Still battling the funk, though things are getting better. I managed a whole paragraph of real words that did not have to do with my day job, and ideas for art are slowly starting to form. There is an end to the funk tunnel, and I can sorta see it if I squint! Whoot!
To keep somewhat of a momentum going, I’m continuing on with binge watching things that will give me ideas to bring Port Liberty to life as a place. I want readers to see it, smell it, taste it, hear it and feel it in their jellies.
Salt, Fat, Acid, Heat and Paul Hollywood’s Big Road Trip both brought a single revelation: that how a culture feels about and uses a thing, be it salt, fat, acid, heat, or cars, can tell you a lot about their philosophy of life and how they function as a culture.
I especially liked Hollywood’s insights on the difference between the national pride in fancy supercars that get exported, and the love for the “reality” cars that everybody uses. I had never thought about how vehicles or the type of fat used in a dish might say something about Port Libs versus other parts of the multiverse.
My new favorite though, is The Ultimate Braai Master. (Unfortunately, Netflix only has season seven; I would have liked to see more of it.) The show takes place in South Africa, another county I hadn’t known too much about.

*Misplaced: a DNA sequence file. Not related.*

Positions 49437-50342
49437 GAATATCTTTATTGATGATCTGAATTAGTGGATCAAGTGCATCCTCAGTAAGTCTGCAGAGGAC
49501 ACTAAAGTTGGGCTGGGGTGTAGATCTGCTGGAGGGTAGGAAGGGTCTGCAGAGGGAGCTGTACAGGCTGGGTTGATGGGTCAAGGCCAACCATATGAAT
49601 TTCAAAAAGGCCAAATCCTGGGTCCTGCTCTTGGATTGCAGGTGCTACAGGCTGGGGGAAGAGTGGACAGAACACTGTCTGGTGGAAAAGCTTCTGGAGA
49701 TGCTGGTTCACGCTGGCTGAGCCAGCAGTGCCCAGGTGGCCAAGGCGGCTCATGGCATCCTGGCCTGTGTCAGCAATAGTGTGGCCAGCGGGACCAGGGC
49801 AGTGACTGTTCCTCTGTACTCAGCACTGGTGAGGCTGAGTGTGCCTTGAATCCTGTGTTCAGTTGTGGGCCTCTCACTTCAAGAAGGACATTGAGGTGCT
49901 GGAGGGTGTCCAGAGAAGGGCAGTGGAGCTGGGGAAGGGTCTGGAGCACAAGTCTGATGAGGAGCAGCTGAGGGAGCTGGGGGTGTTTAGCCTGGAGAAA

Braai is an Afrikaans word for roast, but it’s also an activity that every diverse part of the country takes part in in: coming together around the fire to cook and hang out. I watched these guys, many of them home cooks, put out everything form a huge T-bone to scones and cake over open fire. Amazing.
They even have a concept similar to a crawdad boil called Shisa Nyama (charred meat). It seems to be spelled differently depending on where you go, but essentially, it’s a bunch of different meats from lamb to boerwors (a spiral of pork and beef sausage), and chicken and beef and pork (and probably more things that I missed – the show goes fast) cooked on open fire or coals, glazed in a spicy sauce, and slapped down on a board in the middle of the table to eat family style with sides and beer (beer appears to be a big thing as well).
The show has given me a lot to think about (and makes me want to find somewhere that serves braai so I can taste it). What custom or food would bring people together in Port Liberty? Where will they gather? What will they eat? What will differentiate Port Libs from the characters in Jhrin where Kenna Wolfesdaughter has her adventures?
Lots to think about and start the fire of creativity!